Service-oriented architecture (SOA) has become an increasingly popular mechanism for achieving interoperability between systems. Because it has characteristics of loose coupling, published interfaces, and a standard communication model, SOA enables existing legacy systems to expose their functionality as services, presumably without making significant changes to the legacy systems. Migration of legacy systems to service-oriented environments has been achieved within a number of domains, showing that the promise is beginning to be fulfilled.
While migration to an SOA environment can have significant value, any specific migration requires a concrete analysis of the feasibility, risk, and cost involved. The Service Migration and Reuse Technique* (SMART), which was initially developed in 2005, helps organizations to make initial decisions about the feasibility of reusing legacy systems within an SOA environment. To achieve this, SMART gathers information about the legacy system, the target SOA environment, and candidate services to produce (1) a preliminary analysis of the viability of migrating the legacy system, (2) preliminary estimates of the costs and risks involved in the migration, and (3) a proposed migration strategy that includes the identification of a pilot project as a risk mitigation mechanism.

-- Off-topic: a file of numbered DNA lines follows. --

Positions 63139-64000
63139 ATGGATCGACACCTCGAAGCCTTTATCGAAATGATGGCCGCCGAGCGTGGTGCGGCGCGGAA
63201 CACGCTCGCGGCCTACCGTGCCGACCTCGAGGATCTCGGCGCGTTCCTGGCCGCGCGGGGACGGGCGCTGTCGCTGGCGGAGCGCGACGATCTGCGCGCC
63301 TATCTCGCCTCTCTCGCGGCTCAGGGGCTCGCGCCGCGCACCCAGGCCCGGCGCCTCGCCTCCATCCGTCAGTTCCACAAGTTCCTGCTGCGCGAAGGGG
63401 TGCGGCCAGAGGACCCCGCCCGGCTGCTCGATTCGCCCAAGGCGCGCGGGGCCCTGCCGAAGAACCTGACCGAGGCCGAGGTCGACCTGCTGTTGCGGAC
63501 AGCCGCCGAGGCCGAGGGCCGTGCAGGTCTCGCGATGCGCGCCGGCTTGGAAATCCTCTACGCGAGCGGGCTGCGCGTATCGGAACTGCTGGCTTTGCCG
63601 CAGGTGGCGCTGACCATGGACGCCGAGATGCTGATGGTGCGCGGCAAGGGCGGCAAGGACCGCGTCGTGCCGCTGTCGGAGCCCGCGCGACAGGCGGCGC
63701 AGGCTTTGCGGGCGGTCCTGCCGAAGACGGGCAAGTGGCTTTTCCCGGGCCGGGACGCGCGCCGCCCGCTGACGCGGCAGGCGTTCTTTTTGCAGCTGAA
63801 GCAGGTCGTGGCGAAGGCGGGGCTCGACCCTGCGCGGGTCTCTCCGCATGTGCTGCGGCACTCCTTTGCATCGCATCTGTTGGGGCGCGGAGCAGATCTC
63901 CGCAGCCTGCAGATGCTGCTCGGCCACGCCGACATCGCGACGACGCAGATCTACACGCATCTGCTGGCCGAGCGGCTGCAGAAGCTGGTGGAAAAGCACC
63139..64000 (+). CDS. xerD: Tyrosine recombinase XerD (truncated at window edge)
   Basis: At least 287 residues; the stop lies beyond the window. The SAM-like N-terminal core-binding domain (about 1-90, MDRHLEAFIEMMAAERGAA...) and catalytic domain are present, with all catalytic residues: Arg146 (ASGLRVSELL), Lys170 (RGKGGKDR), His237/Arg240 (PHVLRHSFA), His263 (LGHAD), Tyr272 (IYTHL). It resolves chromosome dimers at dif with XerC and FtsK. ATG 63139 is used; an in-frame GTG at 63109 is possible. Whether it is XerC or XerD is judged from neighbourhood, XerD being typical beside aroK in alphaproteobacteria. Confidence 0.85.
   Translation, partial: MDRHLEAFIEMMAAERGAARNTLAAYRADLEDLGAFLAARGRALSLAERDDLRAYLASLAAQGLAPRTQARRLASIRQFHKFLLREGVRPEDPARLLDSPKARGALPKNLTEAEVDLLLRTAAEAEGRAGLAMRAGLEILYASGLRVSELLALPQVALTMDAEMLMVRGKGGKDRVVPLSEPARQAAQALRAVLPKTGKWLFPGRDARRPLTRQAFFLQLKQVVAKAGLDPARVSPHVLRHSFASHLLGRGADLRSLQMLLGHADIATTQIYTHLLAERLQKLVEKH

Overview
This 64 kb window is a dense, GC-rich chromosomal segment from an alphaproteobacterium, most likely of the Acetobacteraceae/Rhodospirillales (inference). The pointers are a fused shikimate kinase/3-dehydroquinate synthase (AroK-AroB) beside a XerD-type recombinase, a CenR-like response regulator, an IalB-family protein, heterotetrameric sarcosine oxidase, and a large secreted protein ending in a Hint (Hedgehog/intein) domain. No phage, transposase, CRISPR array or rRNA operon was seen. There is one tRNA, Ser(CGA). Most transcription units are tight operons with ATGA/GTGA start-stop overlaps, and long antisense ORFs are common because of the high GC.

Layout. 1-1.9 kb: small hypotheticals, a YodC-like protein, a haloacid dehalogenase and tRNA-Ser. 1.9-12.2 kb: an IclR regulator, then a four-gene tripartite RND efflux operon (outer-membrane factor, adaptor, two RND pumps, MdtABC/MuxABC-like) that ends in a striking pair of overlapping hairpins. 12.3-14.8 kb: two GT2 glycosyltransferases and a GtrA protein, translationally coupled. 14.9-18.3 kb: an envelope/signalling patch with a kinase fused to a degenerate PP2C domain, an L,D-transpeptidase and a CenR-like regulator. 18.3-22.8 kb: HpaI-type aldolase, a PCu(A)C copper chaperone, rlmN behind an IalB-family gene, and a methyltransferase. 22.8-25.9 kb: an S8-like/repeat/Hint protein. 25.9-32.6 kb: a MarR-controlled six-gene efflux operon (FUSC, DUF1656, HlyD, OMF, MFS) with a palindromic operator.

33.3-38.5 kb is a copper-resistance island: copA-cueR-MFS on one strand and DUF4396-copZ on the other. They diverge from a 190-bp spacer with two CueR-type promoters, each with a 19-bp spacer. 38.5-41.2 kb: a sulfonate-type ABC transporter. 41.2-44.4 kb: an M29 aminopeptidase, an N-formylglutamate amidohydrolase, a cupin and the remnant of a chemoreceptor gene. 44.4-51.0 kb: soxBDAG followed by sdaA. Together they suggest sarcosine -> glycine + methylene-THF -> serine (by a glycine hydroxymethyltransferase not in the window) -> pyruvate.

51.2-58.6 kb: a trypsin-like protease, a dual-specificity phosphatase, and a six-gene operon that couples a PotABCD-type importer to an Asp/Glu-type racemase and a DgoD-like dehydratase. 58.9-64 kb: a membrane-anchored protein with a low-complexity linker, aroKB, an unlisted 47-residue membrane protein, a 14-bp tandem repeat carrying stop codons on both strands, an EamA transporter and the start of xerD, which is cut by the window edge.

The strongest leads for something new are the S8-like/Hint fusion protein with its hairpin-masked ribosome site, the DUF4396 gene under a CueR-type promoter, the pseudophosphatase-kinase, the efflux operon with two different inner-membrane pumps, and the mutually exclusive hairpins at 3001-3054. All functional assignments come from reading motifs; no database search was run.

* As of June 2010, SMART is defined as the SOA Migration, Adoption, and Reuse Technique.